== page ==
My hubby & I share our life & home with two GSD's. Our male is 5 and our female is 2 1/2 years old. The male is very mellow, relaxed, loving, is awesome with youngsters, protective of "his" people and has a hate on for ravens. Our girl has attitude- has since the day she came home at 8 weeks old. She is a dog that needs a boss or she will happily take the role. She is a sweet little angel full of kisses, play & wanting belly rubs about 98% of the time. That other 2% is why we do our best to maintain training and add new techniques when we hear about them. We also try to expose her to new people, situations and experiences to eliminate the risk of her reacting badly due to fear of something she has not encountered before.

Shedding... oh yeah. Invest in a good quality brush and get puppy used to getting brushed as soon as it comes home. Regular brushing helps control how much hair gets shed on it's own. The routine of brushing can turn into a relaxing habit for both your & the dog. The Furminator is awesome. there are also some that do the job for alot less expense. Once grown, be prepared to drop about $100-$130 when you go to the groomer. If you are willing to clip nails yourself then you can save money and keep the nails maintained at a short length. I bought nailclippers at the vet office for around $30, which is about the same price as having someone else clip them.

Be prepared. Everyone seems to know someone who has/had/grew up with/loves/wants a German Shepard Dog (GSD). Lots of folks will want to pet your pooch and unfortunatly they usually ask with the question "does your dog bite"? It is a breed people seem to either love or fear. Your GSD will learn very quickly to 'read' you and will be much better off if you are able to remain calm in situations so that it does not sense that it is time to be tough and protect you.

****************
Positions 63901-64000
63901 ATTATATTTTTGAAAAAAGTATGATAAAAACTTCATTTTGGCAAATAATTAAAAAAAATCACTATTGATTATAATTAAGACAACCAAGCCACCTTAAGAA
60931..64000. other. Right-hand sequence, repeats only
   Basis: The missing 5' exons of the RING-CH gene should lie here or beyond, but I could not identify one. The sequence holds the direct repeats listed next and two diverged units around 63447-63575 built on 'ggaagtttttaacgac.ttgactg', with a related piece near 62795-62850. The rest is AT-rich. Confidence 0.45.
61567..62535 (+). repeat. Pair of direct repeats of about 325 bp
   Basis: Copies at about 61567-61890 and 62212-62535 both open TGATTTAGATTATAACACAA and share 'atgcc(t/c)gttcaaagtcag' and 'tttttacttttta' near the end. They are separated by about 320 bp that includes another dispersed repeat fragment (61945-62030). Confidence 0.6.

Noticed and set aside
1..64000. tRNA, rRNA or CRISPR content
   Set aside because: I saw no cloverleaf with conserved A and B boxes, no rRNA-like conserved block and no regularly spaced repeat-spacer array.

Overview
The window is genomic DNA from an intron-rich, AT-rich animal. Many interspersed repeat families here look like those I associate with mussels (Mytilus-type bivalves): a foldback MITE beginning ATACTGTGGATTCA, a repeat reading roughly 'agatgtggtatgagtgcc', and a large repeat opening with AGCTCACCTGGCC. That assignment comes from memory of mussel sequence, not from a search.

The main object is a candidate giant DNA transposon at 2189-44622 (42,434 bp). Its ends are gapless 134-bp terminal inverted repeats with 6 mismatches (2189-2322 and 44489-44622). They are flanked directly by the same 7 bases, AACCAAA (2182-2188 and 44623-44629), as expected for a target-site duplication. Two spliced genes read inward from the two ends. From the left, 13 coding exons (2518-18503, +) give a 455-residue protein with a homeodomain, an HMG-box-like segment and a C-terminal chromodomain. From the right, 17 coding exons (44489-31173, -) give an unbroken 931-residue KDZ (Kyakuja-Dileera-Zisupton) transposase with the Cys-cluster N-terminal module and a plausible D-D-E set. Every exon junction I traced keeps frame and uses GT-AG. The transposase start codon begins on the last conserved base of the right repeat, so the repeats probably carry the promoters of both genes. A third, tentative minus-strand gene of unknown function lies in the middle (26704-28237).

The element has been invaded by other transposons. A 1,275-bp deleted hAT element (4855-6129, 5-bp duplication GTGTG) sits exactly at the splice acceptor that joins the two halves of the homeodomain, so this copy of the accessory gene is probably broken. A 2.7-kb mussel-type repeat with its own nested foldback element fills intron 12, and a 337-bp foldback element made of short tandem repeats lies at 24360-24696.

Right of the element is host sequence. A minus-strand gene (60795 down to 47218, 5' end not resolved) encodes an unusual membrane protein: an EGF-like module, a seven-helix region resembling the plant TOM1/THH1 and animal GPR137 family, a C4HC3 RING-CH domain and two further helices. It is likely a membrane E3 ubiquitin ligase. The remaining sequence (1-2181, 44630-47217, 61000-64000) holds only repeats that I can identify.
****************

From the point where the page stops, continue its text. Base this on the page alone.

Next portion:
I totally agree about being dedicated to your dogs. My hubby & I work full-time so we hired a pet sitter to visit during the day (potty break and play time). We have a good play after work as well. We have several laundry baskets full of a huge variety of dog toys (toys, squeakies, ropes, multitude of different chew toys/bones) which along with napping seems to keep them out of trouble during the day. They were kennel trained and earned their way to have run of the house before they were 2years old. Happy to say we never had chewing on furniture and only the rare incident of chewing a non-dog item.

Health... do not have a big play or exercise right after eating to help avoid bloat ( a gastric twist issue). Research your breeder if going that route, keep in mind there are usually some lovely shepard-X's at the SPCA that would love to prove what a great companion they would make for you. Given some issues I have seen, I personally would stay away from adopting an ex-show ring dog (higher risk of hip/joint issues)- however if you are not looking for the athletic abilities then they still have a lot of love to give.